The flight back to Oshkosh provided one of my favorite aerial views: Bright red cranberries being harvested near my hometown of Wisconsin Rapids, where I learned to fly. Talk about coming full circle, I became interested in flying when I was a young girl growing up near cranberry marshes in the Village of Biron. When I would hear the crop dusters flying low over the marshes, I would hop on my bike and ride down the street to get a closer look. I was so impressed by the sound and size of those bi-planes and it planted a seed that took some time to grow. By now, it’s reaching middle age, and good Lord willing, will mature with many hours of safe flying in my future.   

Cranberries being harvested just west of my hometown of Wisconsin Rapids (seen in distance).

The flight from Neillsville to Oshkosh took 55 minutes. We crossed Interstate 39 and I thought about all the times I’ve driven that road and about all the times I’ve flown over it. We pointed out small, Central Wisconsin towns like Kellner and Almond along the way, verifying them on our Green Bay sectional, even though we have a GPS in the airplane. We flew over the Wild Rose Idlewild Airport (W23) and watched as a bright yellow ultralight took off and departed the pattern to the north. We noticed the small, pretty town of Poy Sippi, with the Pine River running through it and a church steeple shining in the late afternoon sun. Lakes Poygan, Butte Des Morts, and Winnebago and the city of Oshkosh loomed ahead, but it was almost like slow motion as we savored the simple beauty of Wisconsin’s landscape on the way home.   

Wild Rose Idlewild Airport (W23).

The Oshkosh air traffic controller put me on a two-mile straight-in final for Runway 9 and soon we were on the ground in Oshkosh. We had logged 9.3 hours on this trip to Northwest Wisconsin. After refueling the airplane and wiping off the bugs, we put it back in the hangar for the next club member to enjoy. And yes, we celebrated a bit, at Solea Mexican Grill in Neenah with an excellent meal, one margarita for John, and one Corona for me!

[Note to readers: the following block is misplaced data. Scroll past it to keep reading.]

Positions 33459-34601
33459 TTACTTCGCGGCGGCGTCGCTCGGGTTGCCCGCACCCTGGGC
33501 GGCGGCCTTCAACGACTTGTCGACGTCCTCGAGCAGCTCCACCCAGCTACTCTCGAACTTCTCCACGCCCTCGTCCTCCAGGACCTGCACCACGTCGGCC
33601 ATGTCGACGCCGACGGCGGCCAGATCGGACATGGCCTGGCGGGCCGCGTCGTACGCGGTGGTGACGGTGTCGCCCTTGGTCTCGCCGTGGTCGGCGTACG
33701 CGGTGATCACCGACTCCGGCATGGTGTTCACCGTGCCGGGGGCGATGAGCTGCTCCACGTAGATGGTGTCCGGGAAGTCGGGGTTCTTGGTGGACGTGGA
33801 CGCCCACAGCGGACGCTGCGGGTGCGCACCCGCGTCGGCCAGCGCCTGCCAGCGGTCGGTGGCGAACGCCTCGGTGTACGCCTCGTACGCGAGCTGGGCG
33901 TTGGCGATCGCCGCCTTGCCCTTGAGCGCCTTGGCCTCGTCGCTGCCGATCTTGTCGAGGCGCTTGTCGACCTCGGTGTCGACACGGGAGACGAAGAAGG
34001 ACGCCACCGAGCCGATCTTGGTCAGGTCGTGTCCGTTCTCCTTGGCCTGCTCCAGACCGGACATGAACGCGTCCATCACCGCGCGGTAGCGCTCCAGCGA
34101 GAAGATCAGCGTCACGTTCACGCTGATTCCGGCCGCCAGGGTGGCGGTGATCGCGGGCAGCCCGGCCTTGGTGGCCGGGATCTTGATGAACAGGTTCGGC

Flying to…Northwest Wisconsin this weekend!

Flight 4 of our Wisconsin Airport Challenge, “60 Airports – 60 Counties – 4 Flights,” is scheduled for this weekend. We’ve booked the Cessna 172 for Friday through Sunday to complete our mission of flying to all 60 of Wisconsin’s 72 counties with a public use airport – in four flights. Fifteen airports in Northwest Wisconsin remain. 

The yellow line shows the 15 airports in Northwest Wisconsin that we'll visit this weekend-with one change. We'll flying to Madeline Island instead of Ashland.

Flexibility is the key to success – or so I’ve been told. Our initial plan was to leave on Friday morning, but after checking the weather, we may leave on Saturday morning instead to avoid gusty winds and rain. We’ll keep a close eye on the forecast  in the next 36 hours!

John and I have decided to reverse the route, as well. Plan A was to fly to Neillsville, Eau Claire, and Menomonie, with an overnight stay there, and then complete our mission the following day. But it makes more sense to get most of the flying completed before landing at Menomonie. So whichever day we leave, our first leg will be a one hour flight from Oshkosh to Taylor County Airport (MDZ) in Medford and then on to 11 other airports. We’ll land at the remaining airports on our way back to Oshkosh the following day.

We’ve made another change as well. If you read the post, “Flight 4 Glitch,” you already know that John F. Kennedy Airport in Ashland is temporarily closed, due to a runway intersection reconstruction project. Yesterday I spoke with John Sill, airport manager, and though he had hoped the airport would be reopened by now, the project has been delayed due to heavy rain.

Fortunately, there’s another airport in Ashland County: Madeline Island Airport (4R5) in La Pointe, Wisconsin. Madeline Island is the largest of Lake Superior’s Apostle Islands, about 14 miles long and 3 miles wide. I’ve never been there, but it sounds like a quaint, somewhat isolated beautiful place. With an island population of 220 and fall colors providing a spectacular views, it should be a peaceful place to visit! 

As we’ve done on our previous flights, we’ll provide up-to-the-minute flight reports via Facebook and Twitter (@WisLadyPilot and @WIpilot) this weekend. We’ll post some pictures along the way, too. Follow along as we’re “flying Wisconsin” and of course, check the blog next week for a recap.

Committing Aviation – more than flying


Zach Baughman's sons excitedly point out Oshkosh-area landmarks at the Wittman Regional Airport Open House.

Saturday morning, September 11, John and I were up early, but not to go flying. Wittman Regional Airport (OSH) hosted an open house, in conjunction with the local EAA Chapter 252 pancake breakfast. We were going for breakfast, of course, but also to help spread the word about two aviation organizations.